One of the fields of antiques and collectibles that took a nose dive in value during the latest economic downturn was what dealers call "brown furniture." That is, household furniture made from or finished to look like dark wood. The category has not bounced back to previous values and prices are still depressed.
There are exceptions, of course. And in today's What's It Worth? two readers inquire about their small tables, each of which runs contrary to the current market.
Q. We got this little table some time ago. It has a marble top and I first thought the wood was cherry. But an old label underneath says it is mahogany. It was purchased at a fundraiser at Washington State University and came from one of the school's oldest halls. It measures 42 inches across the top. Could you give me an idea of the value of this table? -- Louise in Kennewick
A. This would be "just a little coffee table," except for two things. It came from WSU and it has that special label.
Never miss a local story.
Almost any item "deaccessioned" as excess from a college will have some collector interest. In this case, that interest would increase if we knew the name of that old hall.
But it is the little, worn label that gives Louise's table its real history and value. It is from a trade group called the Mahogany Association Inc.
Established in the 1930s, the association was a collective effort by American furniture manufacturers to inform the public about the quality of their mahogany products. There were two different labels -- blue and red.
The red labels were for furniture made of solid mahogany wood; the blue labels, as the association noted in trade publications of the era, were "For furniture, particularly case goods, in which mahogany lumber and mahogany plywood are used." Louise's table has the blue label.
The labeling system and an industrywide agreement on standards stemmed from the increasing use of "mahogany" from the Philippines.
Although it is called "Philippine mahogany," those woods from Southeast Asia bear no relation to "real" -- and very expensive -- mahogany from South America, Honduras, Cuba and West Africa. The labels were a way to inform the public, and to time protect member manufacturers from cheap, competing imports.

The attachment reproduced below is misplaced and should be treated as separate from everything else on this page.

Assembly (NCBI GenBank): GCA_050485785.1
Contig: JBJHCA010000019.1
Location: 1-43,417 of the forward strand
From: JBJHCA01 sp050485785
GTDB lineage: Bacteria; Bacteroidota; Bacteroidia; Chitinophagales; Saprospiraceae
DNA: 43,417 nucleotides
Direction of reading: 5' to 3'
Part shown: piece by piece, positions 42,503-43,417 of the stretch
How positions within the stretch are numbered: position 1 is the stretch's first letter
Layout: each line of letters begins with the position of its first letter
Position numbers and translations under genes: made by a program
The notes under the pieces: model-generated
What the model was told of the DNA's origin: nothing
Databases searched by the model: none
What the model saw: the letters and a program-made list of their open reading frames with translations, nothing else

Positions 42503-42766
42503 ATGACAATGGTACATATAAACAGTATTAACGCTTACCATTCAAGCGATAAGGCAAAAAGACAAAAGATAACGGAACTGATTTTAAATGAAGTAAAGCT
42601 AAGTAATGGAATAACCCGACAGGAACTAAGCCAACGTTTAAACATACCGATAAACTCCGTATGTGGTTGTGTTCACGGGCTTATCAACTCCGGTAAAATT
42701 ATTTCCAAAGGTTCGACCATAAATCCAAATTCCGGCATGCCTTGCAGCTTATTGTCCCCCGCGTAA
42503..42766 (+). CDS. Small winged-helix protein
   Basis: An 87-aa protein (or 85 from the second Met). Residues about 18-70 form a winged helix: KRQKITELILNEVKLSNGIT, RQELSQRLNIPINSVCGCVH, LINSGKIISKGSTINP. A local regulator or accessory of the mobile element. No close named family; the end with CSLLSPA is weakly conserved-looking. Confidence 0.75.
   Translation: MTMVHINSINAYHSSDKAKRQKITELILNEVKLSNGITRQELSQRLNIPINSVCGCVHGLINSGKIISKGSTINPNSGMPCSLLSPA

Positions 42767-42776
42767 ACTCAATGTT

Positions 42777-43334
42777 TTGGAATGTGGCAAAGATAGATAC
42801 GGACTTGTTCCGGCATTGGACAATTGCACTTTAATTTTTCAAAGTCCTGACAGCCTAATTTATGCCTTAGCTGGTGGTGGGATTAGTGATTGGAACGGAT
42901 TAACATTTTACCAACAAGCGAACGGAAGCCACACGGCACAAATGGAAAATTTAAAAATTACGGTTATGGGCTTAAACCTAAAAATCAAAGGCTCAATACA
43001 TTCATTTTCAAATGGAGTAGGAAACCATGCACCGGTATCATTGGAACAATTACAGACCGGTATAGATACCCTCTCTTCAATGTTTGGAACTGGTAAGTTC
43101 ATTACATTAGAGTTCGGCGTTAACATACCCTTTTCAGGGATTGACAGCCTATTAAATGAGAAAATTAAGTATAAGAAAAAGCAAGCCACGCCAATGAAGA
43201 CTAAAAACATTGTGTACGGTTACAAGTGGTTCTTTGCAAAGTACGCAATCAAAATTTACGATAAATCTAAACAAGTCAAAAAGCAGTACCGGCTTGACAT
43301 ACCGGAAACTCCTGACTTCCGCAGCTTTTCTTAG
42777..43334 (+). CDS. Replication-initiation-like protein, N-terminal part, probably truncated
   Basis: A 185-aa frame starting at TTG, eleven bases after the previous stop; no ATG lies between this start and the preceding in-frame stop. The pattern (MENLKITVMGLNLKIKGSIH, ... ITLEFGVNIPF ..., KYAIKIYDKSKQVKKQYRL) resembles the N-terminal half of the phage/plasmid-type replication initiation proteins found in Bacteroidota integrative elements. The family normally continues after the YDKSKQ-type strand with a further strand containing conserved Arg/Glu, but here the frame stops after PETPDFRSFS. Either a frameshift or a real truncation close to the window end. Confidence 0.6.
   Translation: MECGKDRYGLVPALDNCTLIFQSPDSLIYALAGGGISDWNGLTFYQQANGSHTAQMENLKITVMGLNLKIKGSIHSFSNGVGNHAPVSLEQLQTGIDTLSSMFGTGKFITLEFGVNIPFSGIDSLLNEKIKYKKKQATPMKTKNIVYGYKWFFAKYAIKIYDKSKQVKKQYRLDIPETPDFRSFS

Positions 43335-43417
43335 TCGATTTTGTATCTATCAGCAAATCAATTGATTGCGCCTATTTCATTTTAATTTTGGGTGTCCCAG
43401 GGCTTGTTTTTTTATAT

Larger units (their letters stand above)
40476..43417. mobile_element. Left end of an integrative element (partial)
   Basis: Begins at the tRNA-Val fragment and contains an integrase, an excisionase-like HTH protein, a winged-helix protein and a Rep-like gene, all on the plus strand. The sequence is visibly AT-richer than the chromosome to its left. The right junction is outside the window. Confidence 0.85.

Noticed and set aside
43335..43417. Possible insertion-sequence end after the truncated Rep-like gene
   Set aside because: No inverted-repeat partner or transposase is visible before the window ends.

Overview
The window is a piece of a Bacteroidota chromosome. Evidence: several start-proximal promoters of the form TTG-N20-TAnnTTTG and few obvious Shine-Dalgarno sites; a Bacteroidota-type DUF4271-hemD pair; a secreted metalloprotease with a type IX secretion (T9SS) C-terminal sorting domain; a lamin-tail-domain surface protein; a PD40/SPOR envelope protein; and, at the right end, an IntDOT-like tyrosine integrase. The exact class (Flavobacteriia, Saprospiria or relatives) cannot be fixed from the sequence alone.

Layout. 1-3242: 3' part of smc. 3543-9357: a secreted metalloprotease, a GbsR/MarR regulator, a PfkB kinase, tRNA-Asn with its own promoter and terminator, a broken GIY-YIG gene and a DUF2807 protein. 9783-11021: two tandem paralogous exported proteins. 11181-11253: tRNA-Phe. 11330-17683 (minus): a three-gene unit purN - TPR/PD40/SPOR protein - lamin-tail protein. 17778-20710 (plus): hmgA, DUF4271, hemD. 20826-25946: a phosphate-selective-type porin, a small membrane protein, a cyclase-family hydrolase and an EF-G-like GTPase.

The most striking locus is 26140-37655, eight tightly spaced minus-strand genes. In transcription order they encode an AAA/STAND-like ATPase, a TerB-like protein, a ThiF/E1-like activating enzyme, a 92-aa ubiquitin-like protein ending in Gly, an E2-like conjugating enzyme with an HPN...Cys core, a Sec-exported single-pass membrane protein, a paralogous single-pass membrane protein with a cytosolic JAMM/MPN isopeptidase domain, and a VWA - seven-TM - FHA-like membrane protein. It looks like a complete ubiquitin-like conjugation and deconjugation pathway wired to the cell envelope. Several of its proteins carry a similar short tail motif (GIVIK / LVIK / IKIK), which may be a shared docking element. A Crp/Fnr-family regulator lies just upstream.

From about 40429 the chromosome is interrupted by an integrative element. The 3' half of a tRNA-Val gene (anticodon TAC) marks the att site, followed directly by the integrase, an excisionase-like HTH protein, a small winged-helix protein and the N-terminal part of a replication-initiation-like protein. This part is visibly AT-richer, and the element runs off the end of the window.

The labels were made so that, while you might be able to pry them off a piece of furniture, they couldn't be reattached to another item. The labels were used from 1936-69.
The number on this label -- 320 -- is a code for the manufacturer. While most of the American furniture makers of that era were in and around Grand Rapids, Mich., researchers have yet to match 320 with a specific maker.
The table appears to be in fairly good condition. Given the presence of the label and the WSU connection, we'd put it in the $200 to $250 range.
Q. In my mother's estate I found a little silverware table. It measures 36 inches side to side with leaves out, 18 inches wide for the silverware section and 17 inches high. I could find no markings. Thanks. -- Arlene in Prosser
A. What Arlene has is an unusual table, which does double duty as a silverware chest. These are uncommon.
It would be described as a "silverware chest small side table." Our research found only a few that had been sold at auction in recent years.
That does not, however, make the table rare or of exceptionally high value.
This is most likely an American piece, and like the other table in today's What's It Worth?, it probably was made in the mid-20th century in the Grand Rapids area.
There were hundreds of furniture makers in that area by 1900, because of a skilled labor force, access to raw materials and easy shipping.
While the bulk of American furniture production shifted to North Carolina in the 1960s, Grand Rapids is still known as "Furniture City." There are five major manufacturers of office furniture there today.
This table has some condition issues, with scratches and wear evident.
Both of today's tables are the kind of furniture that could be refinished without negatively impacting value.
This table would be estimated at $200 to $400 in a well-advertised auction.
-- Terry K. Maurer, Tri-Cities personal property appraiser, is a member of the Certified Appraisers Guild of America. For possible use in a future column, direct questions on your antiques and collectibles to What's It Worth? by email to firstname.lastname@example.org.